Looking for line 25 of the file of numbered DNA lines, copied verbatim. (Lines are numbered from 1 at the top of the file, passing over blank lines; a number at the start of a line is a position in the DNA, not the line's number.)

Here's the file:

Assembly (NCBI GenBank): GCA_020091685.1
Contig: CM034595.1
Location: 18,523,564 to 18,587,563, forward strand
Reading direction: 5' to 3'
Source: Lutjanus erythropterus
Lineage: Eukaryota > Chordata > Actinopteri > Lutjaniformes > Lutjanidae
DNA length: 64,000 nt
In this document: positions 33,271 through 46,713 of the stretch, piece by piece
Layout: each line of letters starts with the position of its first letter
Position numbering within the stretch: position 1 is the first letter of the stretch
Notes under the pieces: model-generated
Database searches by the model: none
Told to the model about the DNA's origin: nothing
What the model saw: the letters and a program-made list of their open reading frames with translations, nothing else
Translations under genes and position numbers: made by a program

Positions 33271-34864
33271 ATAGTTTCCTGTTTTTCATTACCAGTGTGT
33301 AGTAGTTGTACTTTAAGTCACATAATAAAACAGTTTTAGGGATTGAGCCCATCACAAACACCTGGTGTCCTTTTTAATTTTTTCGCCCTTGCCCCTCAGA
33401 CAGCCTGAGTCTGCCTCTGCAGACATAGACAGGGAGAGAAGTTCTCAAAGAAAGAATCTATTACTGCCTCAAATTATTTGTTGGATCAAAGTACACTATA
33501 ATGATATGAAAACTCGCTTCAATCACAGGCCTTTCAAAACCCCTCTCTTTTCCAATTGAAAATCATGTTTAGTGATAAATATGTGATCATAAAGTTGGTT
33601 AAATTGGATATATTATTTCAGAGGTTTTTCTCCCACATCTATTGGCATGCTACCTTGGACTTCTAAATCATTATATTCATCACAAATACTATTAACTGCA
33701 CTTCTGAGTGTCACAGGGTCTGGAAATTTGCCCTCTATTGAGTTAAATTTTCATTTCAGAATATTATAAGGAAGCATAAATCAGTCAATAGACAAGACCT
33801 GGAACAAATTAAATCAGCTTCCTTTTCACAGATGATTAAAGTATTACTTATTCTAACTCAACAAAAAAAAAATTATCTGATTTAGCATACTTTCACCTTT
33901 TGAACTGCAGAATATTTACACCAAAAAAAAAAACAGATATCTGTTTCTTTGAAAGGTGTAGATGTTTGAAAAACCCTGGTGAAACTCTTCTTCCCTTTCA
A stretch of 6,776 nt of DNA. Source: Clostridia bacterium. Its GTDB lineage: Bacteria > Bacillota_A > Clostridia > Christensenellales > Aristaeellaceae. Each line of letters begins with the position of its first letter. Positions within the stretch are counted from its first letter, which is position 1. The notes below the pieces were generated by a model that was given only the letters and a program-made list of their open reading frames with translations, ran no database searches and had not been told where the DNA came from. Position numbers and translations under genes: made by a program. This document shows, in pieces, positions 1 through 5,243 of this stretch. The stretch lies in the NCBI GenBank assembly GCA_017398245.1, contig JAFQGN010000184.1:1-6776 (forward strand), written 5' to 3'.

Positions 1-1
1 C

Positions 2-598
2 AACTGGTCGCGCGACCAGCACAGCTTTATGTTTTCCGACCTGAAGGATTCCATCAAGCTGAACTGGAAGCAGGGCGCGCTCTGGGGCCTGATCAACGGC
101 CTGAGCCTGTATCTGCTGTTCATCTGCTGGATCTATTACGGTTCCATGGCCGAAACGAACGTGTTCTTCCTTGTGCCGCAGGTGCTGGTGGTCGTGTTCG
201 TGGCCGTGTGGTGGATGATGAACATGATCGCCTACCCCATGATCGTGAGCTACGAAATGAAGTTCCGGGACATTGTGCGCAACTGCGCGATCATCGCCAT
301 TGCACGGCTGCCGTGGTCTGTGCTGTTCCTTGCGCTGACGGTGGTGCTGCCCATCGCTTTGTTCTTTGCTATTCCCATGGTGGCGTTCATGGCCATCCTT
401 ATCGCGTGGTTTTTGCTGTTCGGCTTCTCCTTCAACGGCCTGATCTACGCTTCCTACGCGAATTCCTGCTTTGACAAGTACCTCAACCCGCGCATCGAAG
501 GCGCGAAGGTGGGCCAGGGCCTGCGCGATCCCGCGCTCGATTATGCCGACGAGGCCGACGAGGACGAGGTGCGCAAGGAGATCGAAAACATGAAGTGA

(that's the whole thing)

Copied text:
A stretch of 6,776 nt of DNA. Source: Clostridia bacterium. Its GTDB lineage: Bacteria > Bacillota_A > Clostridia > Christensenellales > Aristaeellaceae. Each line of letters begins with the position of its first letter. Positions within the stretch are counted from its first letter, which is position 1. The notes below the pieces were generated by a model that was given only the letters and a program-made list of their open reading frames with translations, ran no database searches and had not been told where the DNA came from. Position numbers and translations under genes: made by a program. This document shows, in pieces, positions 1 through 5,243 of this stretch. The stretch lies in the NCBI GenBank assembly GCA_017398245.1, contig JAFQGN010000184.1:1-6776 (forward strand), written 5' to 3'.